See also[edit]

References[edit]

  1. ^ a b c Tolkien, J. R. R. (1996), Christopher Tolkien, ed., The Peoples of Middle-earth, Boston: Houghton Mifflin, Of Dwarves and Men, pp. 306-316 and note 13 on p. 373, ISBN 0-395-82760-4 
  2. ^ a b c Tolkien, J. R. R. (1994), Christopher Tolkien, ed., The War of the Jewels, Boston: Houghton Mifflin, The Later Quenta Silmarillion, p. 215-229, ISBN 0-395-71041-3 
  3. ^ a b c All dates of birth and death, as well as the names of minor characters, are taken from The War of the Jewels: New genealogies of the Edain, pp. 236-238.
  4. ^ Tolkien, J. R. R. (1977), Christopher Tolkien, ed., The Silmarillion, Boston: Houghton Mifflin, Ch. 18 "Of the Ruin of Beleriand", p. 155, ISBN 0-395-25730-1 
  5. ^ See The War of the Jewels, p. 232 and Tolkien, J. R. R. (1980), Christopher Tolkien, ed., Unfinished Tales, Boston: Houghton Mifflin, pp. 276-7, ISBN 0-395-29917-9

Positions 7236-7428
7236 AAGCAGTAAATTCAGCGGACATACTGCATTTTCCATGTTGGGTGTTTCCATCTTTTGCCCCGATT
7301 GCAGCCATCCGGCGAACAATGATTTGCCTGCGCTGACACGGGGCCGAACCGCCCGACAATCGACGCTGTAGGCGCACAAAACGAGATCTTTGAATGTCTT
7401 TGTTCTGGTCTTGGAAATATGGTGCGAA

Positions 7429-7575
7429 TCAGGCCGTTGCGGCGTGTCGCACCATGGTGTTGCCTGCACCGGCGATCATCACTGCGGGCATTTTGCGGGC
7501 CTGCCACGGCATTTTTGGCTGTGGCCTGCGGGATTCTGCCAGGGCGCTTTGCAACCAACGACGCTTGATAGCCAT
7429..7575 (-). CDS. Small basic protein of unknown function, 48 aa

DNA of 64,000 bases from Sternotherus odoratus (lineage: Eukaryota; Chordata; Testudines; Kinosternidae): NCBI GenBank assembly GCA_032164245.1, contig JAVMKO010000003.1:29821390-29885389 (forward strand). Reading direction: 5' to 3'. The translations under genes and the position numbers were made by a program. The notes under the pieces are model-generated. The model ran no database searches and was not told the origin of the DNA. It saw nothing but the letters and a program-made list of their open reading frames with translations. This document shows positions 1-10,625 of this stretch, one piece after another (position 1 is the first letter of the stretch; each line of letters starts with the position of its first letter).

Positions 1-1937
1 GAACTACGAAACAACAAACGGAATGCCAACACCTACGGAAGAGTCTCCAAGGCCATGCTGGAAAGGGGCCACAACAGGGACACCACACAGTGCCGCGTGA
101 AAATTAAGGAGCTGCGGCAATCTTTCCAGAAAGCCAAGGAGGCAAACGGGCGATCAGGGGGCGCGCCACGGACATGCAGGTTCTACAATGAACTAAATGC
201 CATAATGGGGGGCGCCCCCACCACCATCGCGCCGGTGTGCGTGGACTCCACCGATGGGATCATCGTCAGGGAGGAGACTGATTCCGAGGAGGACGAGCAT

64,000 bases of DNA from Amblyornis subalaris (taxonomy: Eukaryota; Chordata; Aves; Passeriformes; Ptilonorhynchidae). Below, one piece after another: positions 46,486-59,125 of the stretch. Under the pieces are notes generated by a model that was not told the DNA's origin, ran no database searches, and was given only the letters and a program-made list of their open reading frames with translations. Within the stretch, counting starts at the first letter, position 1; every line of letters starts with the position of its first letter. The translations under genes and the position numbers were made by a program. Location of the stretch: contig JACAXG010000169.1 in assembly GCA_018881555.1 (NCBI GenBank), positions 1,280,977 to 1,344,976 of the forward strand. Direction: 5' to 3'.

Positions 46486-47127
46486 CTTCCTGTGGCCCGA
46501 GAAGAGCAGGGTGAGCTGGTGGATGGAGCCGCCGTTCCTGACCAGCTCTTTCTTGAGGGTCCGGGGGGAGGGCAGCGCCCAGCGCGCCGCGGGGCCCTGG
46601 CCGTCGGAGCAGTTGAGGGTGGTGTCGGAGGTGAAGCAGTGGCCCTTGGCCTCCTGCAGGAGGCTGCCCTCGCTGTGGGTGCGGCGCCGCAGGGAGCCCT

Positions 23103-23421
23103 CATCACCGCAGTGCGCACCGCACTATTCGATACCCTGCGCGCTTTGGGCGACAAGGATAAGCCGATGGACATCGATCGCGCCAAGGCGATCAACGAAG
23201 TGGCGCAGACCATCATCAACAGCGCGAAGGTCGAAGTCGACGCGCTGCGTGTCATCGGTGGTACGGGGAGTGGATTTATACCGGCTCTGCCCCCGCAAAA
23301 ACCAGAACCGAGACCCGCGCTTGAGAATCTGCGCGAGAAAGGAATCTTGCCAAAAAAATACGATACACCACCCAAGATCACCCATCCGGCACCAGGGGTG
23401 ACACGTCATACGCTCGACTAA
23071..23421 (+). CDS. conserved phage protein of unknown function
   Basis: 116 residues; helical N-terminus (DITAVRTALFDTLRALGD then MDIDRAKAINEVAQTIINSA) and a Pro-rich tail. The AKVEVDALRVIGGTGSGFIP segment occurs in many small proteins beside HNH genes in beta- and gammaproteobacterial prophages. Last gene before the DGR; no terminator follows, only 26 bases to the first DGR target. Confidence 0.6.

6. ^ See Barahir for more information. In The Lay of Leithian it is told that they were slain by "the black shaft with venomed wound", Tolkien, J. R. R. (1985), Christopher Tolkien, ed., The Lays of Beleriand, Boston: Houghton Mifflin, p. 335, ISBN 0-395-39429-5 
  7. ^ Tolkien, J. R. R. (1987), Christopher Tolkien, ed., The Lost Road and Other Writings, Boston: Houghton Mifflin, The Etymologies, pp. 341-400, stems BEW-, BEREK-, BARAS-, KHER-, KUNDU-, BEL-, BER-, BORON- and MIR-, ISBN 0-395-45519-7 
  8. ^ The Peoples of Middle-earth, p. 326 note 44, and cf. p. 364 note 49.
  9. ^ The Etymologies, roots MOR-, WEN-, RIG-, ANA1-, MEL-, DER-, KHER-, GIL-.
  10. ^ The War of the Jewels: The Grey Annals, pp. 48-51.

External links[edit]